Government’s spending watchdog has said that Job Centre staff have coped well in the face of economic downturn
The National Audit Office said the number of people Jobseeker’s Allowance rose rapidly in the six months after the 2008 credit crunch, increasing by two-thirds, from 0.9m to 1.5m.
However, the NAO also found that only 68% of people coming off benefits go into work and it says the Department of Work and Pensions [DWP] has yet to decide how to adapt to the planned introduction of Universal Credit, which merges out-of-work and in-work benefits.
The PCS general secretary Mark Serwotka said: “We welcome the praise for DWP staff, which shows the value of employment services being publicly run by experienced and professional staff, in stark contrast to the failures of the privatised work programme.
“It is shocking that almost a third of people coming off benefits are not going into work.
“We believe the government’s more aggressive regime is driving people to sign off rather than face sanctions, meaning they are less likely to get the help they need.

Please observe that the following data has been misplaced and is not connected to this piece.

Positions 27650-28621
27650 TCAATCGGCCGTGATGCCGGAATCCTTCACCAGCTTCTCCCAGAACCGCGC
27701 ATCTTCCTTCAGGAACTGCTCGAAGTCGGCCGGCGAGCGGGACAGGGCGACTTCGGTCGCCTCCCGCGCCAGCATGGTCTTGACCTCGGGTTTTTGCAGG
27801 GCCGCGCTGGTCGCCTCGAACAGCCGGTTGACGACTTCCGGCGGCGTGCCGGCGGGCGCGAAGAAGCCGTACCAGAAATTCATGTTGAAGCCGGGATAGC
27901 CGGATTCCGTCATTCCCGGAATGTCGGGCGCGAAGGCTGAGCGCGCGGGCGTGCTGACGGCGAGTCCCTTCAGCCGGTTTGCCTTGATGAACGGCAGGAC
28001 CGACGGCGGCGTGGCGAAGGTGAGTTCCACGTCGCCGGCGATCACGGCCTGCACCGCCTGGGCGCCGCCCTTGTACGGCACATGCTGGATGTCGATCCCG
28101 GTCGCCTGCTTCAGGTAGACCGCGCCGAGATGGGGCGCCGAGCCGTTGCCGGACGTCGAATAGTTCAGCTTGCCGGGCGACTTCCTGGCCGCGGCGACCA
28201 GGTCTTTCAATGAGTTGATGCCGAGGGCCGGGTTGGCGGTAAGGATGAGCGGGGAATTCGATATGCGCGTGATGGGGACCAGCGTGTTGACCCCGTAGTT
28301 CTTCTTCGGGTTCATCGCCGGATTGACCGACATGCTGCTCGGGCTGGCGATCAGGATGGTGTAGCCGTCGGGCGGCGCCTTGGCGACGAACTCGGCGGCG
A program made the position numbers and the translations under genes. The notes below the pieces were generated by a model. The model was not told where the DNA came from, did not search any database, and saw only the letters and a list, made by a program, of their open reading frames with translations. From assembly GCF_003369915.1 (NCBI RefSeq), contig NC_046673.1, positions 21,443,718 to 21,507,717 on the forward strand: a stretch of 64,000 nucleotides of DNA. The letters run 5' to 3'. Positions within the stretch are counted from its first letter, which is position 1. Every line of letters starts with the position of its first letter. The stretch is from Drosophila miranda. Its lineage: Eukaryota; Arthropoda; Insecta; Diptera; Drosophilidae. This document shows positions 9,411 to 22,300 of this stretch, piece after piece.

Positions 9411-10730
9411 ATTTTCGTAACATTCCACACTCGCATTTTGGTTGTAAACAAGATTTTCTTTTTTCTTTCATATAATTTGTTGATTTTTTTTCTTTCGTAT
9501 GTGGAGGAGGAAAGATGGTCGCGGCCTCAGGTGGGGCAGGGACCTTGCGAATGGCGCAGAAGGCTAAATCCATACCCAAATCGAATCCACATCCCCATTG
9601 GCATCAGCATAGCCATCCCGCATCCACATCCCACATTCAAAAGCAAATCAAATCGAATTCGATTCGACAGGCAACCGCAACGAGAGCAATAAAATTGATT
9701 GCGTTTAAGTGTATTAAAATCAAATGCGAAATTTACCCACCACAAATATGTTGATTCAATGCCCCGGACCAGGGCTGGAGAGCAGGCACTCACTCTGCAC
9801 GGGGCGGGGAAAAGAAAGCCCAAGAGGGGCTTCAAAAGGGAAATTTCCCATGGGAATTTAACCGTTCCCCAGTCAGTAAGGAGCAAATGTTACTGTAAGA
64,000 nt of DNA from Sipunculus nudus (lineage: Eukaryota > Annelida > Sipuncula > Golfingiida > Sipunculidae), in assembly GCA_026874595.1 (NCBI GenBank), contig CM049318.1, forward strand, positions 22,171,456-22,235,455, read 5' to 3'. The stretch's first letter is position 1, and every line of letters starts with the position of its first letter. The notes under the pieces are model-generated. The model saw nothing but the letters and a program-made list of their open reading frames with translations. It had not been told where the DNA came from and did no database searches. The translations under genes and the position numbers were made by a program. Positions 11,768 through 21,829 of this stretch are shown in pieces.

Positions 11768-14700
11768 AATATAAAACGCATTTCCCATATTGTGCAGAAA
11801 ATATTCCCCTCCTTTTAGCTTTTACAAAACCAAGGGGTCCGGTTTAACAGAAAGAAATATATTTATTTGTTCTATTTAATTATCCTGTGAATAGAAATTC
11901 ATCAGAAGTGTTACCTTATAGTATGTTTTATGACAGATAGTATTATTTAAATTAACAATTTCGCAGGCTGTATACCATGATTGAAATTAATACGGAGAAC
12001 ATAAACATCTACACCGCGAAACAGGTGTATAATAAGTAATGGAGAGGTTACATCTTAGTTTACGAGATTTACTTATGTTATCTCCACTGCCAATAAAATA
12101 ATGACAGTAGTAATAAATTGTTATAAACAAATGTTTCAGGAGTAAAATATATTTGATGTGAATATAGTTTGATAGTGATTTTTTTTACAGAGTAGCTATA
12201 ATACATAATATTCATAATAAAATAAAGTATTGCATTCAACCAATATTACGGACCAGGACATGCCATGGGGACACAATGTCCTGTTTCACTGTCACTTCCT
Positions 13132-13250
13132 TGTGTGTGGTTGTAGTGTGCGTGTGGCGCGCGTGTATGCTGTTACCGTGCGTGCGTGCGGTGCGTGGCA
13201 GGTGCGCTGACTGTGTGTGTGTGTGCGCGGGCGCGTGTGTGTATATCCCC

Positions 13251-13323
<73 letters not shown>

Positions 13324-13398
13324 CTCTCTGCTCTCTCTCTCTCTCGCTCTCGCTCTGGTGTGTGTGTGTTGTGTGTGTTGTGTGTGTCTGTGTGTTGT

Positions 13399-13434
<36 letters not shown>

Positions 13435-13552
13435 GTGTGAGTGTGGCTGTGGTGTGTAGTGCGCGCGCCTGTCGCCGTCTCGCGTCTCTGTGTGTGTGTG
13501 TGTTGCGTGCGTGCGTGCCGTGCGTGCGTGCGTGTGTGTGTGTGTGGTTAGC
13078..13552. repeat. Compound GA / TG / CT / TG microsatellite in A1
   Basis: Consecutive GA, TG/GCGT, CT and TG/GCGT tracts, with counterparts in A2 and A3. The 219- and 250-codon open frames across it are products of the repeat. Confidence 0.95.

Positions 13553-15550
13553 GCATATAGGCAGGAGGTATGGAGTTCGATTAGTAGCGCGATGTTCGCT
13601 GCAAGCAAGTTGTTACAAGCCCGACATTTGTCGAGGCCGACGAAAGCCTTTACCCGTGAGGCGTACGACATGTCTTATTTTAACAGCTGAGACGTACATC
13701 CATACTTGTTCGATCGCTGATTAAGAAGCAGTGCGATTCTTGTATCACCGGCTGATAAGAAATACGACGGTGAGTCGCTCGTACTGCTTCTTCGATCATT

“The government’s own research shows that jobcentre staff are most effective at finding jobs for the long-term unemployed.”
Officials say the union also supports the NAO’s conclusion that allowing too much flexibility for local managers to decide how to organise services leads to variations that both disadvantages people who are seeking work and fails to provide value for money for taxpayers.
According to the NAO report, published this morning, the DWP needs to ‘broaden its evaluation of new approaches and improve performance measures’ if greater local flexibility is to lead to better services.
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